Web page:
World Heritage

Tim Badman
Director, IUCN World Heritage Programme

Director, World Heritage ProgrammeExpertise: World Heritage Convention, conservation of geological sites

Language: English, French
Location: Gland, Switzerland
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Tim Badman is the Director of IUCN’s World Heritage Programme, and has been senior IUCN spokesperson on World Heritage since 2007. He speaks for IUCN on all matters concerning the World Heritage Convention, including IUCN’s work on monitoring all listed natural sites and evaluating new proposals for World Heritage listing.

The 247 natural World Heritage sites currently listed (as of July 2018) represent the world’s most significant protected areas, and these exceptional sites show the ground level realities of global nature conservation. IUCN’s independent monitoring of World Heritage sites celebrates conservation successes and draws attention to the growing threats to these crown jewels of conservation, such as extractive activities, dams, illegal wildlife trade, conflict and the basic needs for support for the protected area staff at the sharp end. IUCN is the official adviser to the UNESCO World Heritage Committee, so is also a keen observer of the politics behind the Convention, and the challenges to maintain the high standards of credibility that underpin the World Heritage brand name.

Tim joined IUCN having worked as team leader of the Dorset and East Devon Coast World Heritage Site, UK. His role culminated in inscription of the site on the World Heritage List in 2001, and the subsequent development of the World Heritage programme on-site. He has been involved in many World Heritage site evaluation and monitoring issues globally.

Tim also speaks for IUCN on the special challenges of conserving geological sites, including those sites that protect the most exceptional fossil remains of life on Earth.

 

Peter Shadie
Senior Adviser, IUCN World Heritage Programme

Peter Shadie Photo: Peter Shadie

Expertise: World Heritage Convention, protected areas

Language: English
Location: Gland, Switzerland
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Peter Shadie is Senior Adviser on World Heritage, based in IUCN’s headquarters in Switzerland. He has been a longstanding member of the IUCN World Heritage Panel, which reviews World Heritage nominations and provides technical advice to IUCN.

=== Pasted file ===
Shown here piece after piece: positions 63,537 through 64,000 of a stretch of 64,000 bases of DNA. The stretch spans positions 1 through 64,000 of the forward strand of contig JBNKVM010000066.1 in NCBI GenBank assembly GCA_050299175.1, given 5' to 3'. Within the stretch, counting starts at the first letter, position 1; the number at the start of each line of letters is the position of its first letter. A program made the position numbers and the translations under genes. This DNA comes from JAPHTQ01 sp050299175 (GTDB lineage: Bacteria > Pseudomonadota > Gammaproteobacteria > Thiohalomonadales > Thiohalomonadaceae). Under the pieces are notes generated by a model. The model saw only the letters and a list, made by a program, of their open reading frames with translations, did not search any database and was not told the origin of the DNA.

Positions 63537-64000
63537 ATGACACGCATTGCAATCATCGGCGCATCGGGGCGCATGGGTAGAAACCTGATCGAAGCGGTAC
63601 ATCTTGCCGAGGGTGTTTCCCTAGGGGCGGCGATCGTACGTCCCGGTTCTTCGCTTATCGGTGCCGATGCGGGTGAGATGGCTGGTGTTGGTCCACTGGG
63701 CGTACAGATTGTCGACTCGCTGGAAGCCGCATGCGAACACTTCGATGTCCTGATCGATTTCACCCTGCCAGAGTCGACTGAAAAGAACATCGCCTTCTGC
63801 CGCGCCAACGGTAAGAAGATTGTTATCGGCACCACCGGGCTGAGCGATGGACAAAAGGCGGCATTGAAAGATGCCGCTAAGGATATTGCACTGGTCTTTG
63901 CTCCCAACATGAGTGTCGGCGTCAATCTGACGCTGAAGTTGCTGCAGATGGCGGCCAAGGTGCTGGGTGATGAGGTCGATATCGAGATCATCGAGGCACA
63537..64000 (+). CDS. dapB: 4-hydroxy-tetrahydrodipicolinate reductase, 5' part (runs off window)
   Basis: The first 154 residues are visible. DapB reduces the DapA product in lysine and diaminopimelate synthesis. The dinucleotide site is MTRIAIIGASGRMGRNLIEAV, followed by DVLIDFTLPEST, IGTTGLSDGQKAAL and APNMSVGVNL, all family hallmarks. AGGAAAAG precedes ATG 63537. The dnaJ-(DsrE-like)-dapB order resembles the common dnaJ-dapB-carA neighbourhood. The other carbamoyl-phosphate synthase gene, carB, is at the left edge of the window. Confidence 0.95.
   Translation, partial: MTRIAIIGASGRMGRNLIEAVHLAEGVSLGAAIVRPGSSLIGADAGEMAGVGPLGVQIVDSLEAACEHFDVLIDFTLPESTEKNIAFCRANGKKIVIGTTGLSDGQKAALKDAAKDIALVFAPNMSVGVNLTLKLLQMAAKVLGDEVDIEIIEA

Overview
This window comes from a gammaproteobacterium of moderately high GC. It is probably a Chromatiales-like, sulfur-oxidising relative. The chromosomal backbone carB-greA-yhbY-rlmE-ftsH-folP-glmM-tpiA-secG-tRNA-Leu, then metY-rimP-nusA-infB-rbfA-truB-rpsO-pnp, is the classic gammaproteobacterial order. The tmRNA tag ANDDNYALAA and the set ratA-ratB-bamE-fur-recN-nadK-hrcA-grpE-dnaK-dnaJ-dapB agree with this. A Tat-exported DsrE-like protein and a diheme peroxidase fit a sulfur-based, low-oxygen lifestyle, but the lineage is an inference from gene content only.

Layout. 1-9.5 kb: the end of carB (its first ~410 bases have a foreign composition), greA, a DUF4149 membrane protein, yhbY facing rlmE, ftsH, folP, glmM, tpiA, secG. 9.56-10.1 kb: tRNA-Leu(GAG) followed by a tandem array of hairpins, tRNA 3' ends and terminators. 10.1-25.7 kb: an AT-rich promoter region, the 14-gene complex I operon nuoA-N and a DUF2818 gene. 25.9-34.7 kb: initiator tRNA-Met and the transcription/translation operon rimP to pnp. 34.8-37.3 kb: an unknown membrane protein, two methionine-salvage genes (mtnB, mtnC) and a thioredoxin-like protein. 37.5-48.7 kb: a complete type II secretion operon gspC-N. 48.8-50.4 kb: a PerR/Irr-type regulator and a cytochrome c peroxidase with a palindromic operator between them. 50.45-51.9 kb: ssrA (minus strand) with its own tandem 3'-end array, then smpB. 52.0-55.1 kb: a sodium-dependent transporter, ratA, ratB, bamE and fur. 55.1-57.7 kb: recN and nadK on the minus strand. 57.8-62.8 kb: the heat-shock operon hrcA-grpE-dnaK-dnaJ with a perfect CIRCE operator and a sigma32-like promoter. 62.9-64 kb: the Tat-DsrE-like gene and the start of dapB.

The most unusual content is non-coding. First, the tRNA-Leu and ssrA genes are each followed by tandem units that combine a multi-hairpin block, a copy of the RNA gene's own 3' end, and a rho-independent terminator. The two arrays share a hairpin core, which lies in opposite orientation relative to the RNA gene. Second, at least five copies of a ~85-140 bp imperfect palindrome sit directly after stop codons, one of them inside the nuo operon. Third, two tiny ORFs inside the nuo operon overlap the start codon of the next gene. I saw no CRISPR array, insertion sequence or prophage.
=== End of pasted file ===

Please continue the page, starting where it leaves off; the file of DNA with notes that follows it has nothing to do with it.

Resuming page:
Peter has more than 35 years’ experience working in conservation. He began his career as a park ranger with Australia’s New South Wales National Parks and Wildlife Service. He first joined IUCN in 1999 ans was Executive Director for the 2003 IUCN World Parks Congress. From 2006 to 2010, he led IUCN’s work on protected areas across 23 countries as Head of its Protected Areas Programme in Asia. He then established his own consulting business specialised in protected areas and World Heritage, based in the Blue Mountains, Australia where he stayed until 2017. Peter is also a former CEO and Director of the Blue Mountains World Heritage Institute and a member of the IUCN World Commission on Protected Areas.
 

Cyril F. Kormos
IUCN World Commission on Protected Areas Vice Chair for World-Heritage

Cyril KormosExpertise: protected areas, wilderness law and policy, World Heritage, climate policy, forestry policy, biodiversity offsets, conservation finance and extractive industries.

Language: English, French
Location: Berkeley, California, U.S.A.
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Cyril Kormos is Vice-Chair for World Heritage of the IUCN World Commission on Protected Areas (IUCN-WCPA) and Executive Director of Wild Heritage, a project of Earth Island Institute.

Cyril has particular expertise in wilderness areas, primary forests and climate policy. He is a member of the IUCN World Heritage Panel, which is responsible for producing IUCN’s official advice on proposed nominations to the World Heritage List. He serves as the NGO liaison to the World Heritage Programme as well as on the IUCN Primary Forest Task Team. Cyril is also a Senior Policy Advisor to the WILD Foundation, and an Advisor to three conservation initiatives – Nature Needs Half, Project Drawdown and Treesisters. In 2017, he was conferred with the Lui-Walton Innovators Fellowship by Conservation International.

 

 

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